By: Jean Johnson for Uterus1
Part One | Part Two | Part Three | Part Four
Bioidentical Hormones – Complementary and Alternative Perspective
The previous parts in this series explored mainstream and alternative therapies to treat menopause symptoms– what science knows, what everyday women know and what is still unknown. In this final part of the series we investigate bioidentical hormones from various perspectives.
“After we’ve exhausted all of the herbal formulas and symptoms are still raging and interfering with quality of life,” said Rose Paisley, N.D., “then it’s appropriate to try bioidentical hormones.”
“PREMPRO is a proprietary pharmaceutical and not a naturally found substance in a woman’s body,” said Greg Eckel, N.D., M.S.O.M. “The companies have to make synthetic versions of hormones because they can’t patent the molecular structure that naturally occurs in the body.”
|Choose a treatment once you’re better informed:|
Bioidentical hormones mimic those naturally occurring in the body and are make from plants.
Con: “We don't really have the data to back up the safety or the efficacy because we don't even really know if it works," Dr. Wusun Paek, a gynecologist at Mount Sinai Hospital in Toronto, CBS in January 2006.
Pro: “I think there's enough good, strong literature out there that I'm very comfortable doing bioidentical hormone therapy," said Peter Ford, a pharmacist in Moncton, New Brunswick in the same CBS feature.
Wyeth pharmaceutical company has a petition before the Food and Drug Administration about regulating plant-based bioidentical hormones. At issue, says the company, is lack of federal oversight over compounding pharmacists.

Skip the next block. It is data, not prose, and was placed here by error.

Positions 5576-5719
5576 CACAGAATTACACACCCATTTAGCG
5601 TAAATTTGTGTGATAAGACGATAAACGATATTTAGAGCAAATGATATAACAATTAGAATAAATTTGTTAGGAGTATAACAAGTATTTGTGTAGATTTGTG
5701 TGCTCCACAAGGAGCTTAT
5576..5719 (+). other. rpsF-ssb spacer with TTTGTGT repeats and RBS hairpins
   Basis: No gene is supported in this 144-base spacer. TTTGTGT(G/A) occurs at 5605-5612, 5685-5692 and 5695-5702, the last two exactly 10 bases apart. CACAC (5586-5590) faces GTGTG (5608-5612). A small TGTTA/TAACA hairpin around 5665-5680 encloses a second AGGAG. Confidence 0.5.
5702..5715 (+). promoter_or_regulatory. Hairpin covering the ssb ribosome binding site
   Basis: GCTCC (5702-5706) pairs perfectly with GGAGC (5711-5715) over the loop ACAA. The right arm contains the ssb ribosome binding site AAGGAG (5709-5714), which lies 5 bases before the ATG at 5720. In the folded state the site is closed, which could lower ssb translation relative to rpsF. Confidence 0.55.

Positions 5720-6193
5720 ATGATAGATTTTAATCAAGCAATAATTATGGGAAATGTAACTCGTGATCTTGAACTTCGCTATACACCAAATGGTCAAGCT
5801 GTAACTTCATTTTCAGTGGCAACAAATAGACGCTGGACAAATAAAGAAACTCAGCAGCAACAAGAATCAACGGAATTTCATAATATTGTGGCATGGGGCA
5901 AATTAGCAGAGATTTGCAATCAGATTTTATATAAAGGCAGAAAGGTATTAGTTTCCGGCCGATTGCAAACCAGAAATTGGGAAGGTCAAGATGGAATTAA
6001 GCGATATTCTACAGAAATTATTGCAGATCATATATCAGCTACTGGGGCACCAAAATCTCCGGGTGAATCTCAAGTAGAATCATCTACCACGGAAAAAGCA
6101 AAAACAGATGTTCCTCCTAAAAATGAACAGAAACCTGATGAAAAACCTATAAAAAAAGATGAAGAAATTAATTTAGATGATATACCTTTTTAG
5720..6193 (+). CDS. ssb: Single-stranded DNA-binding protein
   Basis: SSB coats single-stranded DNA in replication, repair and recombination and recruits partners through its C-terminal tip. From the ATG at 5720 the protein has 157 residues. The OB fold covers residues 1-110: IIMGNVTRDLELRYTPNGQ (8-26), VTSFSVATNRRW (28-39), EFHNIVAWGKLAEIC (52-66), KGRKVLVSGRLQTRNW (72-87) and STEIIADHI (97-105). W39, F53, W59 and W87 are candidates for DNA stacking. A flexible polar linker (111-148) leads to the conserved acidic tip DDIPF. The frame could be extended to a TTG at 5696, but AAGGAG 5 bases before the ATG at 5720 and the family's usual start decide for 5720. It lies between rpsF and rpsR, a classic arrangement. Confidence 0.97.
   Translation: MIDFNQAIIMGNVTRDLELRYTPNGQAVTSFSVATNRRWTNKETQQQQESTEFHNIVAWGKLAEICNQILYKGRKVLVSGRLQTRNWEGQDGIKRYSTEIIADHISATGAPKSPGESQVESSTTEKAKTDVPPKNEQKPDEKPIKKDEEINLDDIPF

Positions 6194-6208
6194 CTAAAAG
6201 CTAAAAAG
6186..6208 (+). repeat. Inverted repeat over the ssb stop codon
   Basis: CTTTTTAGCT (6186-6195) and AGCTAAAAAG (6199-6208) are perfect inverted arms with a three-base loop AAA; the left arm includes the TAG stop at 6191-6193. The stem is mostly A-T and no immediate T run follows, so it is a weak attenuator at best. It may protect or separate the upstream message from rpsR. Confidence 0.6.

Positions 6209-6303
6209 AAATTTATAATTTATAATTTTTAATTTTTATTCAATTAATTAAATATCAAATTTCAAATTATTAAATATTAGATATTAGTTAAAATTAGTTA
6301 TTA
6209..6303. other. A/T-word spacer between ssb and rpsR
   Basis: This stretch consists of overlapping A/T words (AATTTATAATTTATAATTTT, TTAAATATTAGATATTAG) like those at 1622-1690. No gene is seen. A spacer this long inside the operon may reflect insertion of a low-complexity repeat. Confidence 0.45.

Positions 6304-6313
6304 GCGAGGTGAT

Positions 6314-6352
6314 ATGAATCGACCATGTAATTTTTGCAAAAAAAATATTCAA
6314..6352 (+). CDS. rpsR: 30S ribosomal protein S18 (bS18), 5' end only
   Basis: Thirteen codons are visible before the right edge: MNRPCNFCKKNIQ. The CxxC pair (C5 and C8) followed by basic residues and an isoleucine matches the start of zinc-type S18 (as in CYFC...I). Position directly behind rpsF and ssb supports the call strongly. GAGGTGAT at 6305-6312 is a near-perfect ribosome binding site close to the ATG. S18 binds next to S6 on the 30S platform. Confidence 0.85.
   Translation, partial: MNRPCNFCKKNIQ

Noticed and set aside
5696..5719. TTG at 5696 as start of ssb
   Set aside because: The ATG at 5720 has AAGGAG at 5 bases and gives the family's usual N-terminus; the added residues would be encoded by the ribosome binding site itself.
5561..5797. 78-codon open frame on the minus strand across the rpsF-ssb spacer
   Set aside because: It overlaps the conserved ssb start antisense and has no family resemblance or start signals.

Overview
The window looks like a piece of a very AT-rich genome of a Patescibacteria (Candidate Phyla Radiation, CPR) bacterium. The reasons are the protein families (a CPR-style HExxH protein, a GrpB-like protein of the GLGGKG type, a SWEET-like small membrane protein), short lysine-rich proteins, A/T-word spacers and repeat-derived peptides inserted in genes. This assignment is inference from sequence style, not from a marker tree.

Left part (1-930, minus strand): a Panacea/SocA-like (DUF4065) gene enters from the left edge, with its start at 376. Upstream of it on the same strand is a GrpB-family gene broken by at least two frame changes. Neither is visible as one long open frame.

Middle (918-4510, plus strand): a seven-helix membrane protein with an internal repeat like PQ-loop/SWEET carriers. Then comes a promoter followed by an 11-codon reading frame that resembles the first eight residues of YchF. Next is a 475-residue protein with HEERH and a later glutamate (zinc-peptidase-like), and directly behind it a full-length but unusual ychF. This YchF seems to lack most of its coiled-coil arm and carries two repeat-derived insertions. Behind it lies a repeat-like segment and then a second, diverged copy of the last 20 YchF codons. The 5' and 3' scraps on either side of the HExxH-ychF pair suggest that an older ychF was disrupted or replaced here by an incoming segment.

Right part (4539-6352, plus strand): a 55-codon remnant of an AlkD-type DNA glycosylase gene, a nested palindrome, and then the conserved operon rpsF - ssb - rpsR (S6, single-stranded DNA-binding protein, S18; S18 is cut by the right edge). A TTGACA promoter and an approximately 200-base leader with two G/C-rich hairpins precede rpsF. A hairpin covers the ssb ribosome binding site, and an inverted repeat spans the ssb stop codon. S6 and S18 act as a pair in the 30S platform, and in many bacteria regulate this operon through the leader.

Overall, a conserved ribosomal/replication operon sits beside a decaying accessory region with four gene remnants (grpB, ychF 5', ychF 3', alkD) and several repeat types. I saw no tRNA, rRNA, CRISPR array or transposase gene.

Bioidentical hormones that are the same as those naturally occurring in a woman’s body, however, are available through compounding pharmacies.” Eckel explains that compounding pharmacies are throwbacks to a former era when pharmacists actually made medicines.
“This is where doctors would call in and get specific medicines made for their patient,” said Eckel. “It’s actual medicine making outside of the corporate world.”
Paisley adds that once patients understand how competition and market considerations figure into the production and use of synthetic hormones, they tend to become believers. She also notes that while it’s true that research supporting complementary and alternative medicine’s (CAM) approach to treatment is lacking, once again profit-making figures in.
Jay Meade, M.D. of the Center for Integrative Medicine in Portland, Ore. concurs with Paisley. The polished, silver-haired gentleman is a leading expert in salivary hormone testing and was medical director of the American Red Cross for more than10 years. More, Meade has practiced as a clinician for 20 years, is a board certified pathologist, and a flight surgeon in the United States Air Force Reserve.
“The arguments against bioidenticals are propagated by the drug companies and they push the NIH in the direction they want the government to go,” Meade said. “There is plenty of evidence saying the bioidentical hormones are working, not to mention centuries of success in world populations. The point is that the bioidentical hormones are not patentable and so the drug companies don’t want anything to do with them.”
Meade continues his candid comment. “Did you know that Wyeth is trying to shut down compounding pharmacists? They say they just want the FDA to enact regulations, but it’s just a ploy. I was just back in Washington, D.C. on this.
“I’m definitely pro-bioidentical hormones. I use a saliva testing lab. I’ve done my research. I’m a certified pathologist and a scientist, so I do things that are merited by science and that make sense,” Meade said.